Chapter 12: Gross Crimes

Even during a time of relative innocence among the Nephites, Jacob feels “constrained, because of the strict commandment which I have received from God, to admonish you according to your crimes . . . and tell you of your wickedness and abominations” (Jacob 2:9–10). The Nephites have begun to “labor in sin,” making Jacob “shrink with shame before the presence of my Maker, that I must testify unto you concerning the wickedness of your hearts” (Jacob 2:5–6).

Although his people have “obtained many riches” (Jacob 2:13), it isn’t seeking riches itself that is a problem but the corrupting effect riches has on them. Jacob gives perhaps the clearest directive in the scriptures about wealth: “Before ye seek for riches, seek ye the kingdom of God. And after ye have obtained a hope in Christ ye shall obtain riches, if ye seek them; and ye will seek them for the intent to do good—to clothe the naked, and to feed the hungry, and to liberate the captive, and administer relief to the sick and the afflicted” (Jacob 2:18–19).

It seems to be human nature, however, that even the most well-intentioned seekers of wealth quickly lose perspective and the ability to “think of your brethren like unto yourselves, and be familiar with all and free with your substance, that they may be rich like unto you” (Jacob 2:17, 21). Perhaps they are not aware that a “hope in Christ” means first obtaining an assurance of eternal life (cf. 2 Nephi 31:17–20; Moroni 7:3, 41).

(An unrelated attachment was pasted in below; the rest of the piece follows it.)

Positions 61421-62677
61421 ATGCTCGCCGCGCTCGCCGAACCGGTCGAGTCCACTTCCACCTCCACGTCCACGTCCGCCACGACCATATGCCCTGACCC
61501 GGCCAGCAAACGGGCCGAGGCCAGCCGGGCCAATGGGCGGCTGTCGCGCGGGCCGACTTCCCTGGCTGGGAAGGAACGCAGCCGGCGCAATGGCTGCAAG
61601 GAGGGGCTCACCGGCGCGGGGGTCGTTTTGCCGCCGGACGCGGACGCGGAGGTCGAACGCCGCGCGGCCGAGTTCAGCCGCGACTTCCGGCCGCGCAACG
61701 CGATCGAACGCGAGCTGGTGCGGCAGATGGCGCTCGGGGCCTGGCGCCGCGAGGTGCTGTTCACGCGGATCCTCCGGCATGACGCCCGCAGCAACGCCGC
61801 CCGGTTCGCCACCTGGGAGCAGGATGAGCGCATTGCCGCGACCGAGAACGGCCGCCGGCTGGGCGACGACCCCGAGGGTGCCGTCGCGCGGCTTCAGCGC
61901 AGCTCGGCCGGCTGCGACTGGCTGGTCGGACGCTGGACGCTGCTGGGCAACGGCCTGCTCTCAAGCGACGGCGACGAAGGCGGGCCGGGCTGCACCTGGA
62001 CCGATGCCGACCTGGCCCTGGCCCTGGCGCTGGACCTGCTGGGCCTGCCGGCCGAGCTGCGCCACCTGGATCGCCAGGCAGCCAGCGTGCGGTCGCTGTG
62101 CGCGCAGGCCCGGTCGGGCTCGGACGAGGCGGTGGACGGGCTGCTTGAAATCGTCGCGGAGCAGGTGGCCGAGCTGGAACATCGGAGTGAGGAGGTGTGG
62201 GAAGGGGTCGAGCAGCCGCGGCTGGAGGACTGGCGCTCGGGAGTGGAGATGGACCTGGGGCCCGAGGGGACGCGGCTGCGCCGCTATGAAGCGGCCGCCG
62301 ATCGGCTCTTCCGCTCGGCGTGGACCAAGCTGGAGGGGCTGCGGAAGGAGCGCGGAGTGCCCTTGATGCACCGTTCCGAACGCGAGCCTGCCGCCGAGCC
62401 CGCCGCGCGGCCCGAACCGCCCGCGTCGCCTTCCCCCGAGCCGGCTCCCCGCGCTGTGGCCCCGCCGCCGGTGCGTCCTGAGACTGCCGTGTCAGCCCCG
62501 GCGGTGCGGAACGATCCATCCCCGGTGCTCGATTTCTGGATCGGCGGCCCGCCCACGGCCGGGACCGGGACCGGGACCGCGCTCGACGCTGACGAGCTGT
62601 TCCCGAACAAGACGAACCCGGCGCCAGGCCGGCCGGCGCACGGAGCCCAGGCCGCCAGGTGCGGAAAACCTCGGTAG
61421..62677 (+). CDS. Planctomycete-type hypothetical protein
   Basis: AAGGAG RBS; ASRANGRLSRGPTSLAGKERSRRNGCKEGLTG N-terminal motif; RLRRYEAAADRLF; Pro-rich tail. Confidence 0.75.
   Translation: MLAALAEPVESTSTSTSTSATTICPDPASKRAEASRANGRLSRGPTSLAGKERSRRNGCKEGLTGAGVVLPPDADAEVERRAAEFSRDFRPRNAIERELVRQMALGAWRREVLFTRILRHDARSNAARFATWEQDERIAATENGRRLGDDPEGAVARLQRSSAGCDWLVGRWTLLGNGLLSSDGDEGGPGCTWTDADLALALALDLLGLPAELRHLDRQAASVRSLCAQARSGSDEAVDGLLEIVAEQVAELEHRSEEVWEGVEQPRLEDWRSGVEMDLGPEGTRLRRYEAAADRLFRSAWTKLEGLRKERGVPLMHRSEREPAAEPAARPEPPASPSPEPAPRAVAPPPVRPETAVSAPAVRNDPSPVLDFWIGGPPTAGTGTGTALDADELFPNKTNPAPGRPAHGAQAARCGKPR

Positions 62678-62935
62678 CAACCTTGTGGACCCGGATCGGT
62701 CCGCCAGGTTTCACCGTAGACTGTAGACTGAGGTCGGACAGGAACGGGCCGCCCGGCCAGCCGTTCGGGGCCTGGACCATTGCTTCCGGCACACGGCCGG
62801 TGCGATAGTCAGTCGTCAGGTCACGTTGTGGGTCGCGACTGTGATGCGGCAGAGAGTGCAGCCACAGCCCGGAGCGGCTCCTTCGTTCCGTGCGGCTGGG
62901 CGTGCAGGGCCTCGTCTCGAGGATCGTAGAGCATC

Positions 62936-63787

All too soon into their history, the Nephites are “lifted up in the pride of your hearts, and wear stiff necks and high heads because of the costliness of your apparel, and persecute your brethren because ye suppose ye are better than they” (Jacob 2:13). This “persecution” appears to be little more than wearing “costly apparel” and “supposing they are better than they,” or Jacob would have described actual instances of it. Rather, pride distances people from the meek and humble, who feel put down by the aloofness of those who act out such passive persecution.

Jacob, however, must confront his people with an even “grosser crime” (Jacob 2:22–23). The Lord tells him, “This people begin to wax in iniquity; they understand not the scriptures, for they seek to excuse themselves in committing whoredoms” (Jacob 2:23). Based on David’s and Solomon’s practice of having “many wives and concubines,” they “lead away captive the daughters of my people,” taking advantage of their tender natures (Jacob 2:23–24, 33). In so doing, they have “broken the hearts of your tender wives, and lost the confidence of your children, because of your bad examples before them,” so that “many hearts died, pierced with deep wounds” (Jacob 2:35).

The Lord has “seen the sorrow, and heard the mourning of the daughters of my people . . . because of the wickedness and abominations of their husbands” and “will not suffer” their cries to “come up unto me against the men of my people” (Jacob 2:31–32) and not avenge them. If the Nephites don’t repent, he will “visit them with a sore curse, even unto destruction,” and the Lamanites will “possess the land of your inheritance” and one day “become a blessed people” (Jacob 2:33; 3:3–4, 6).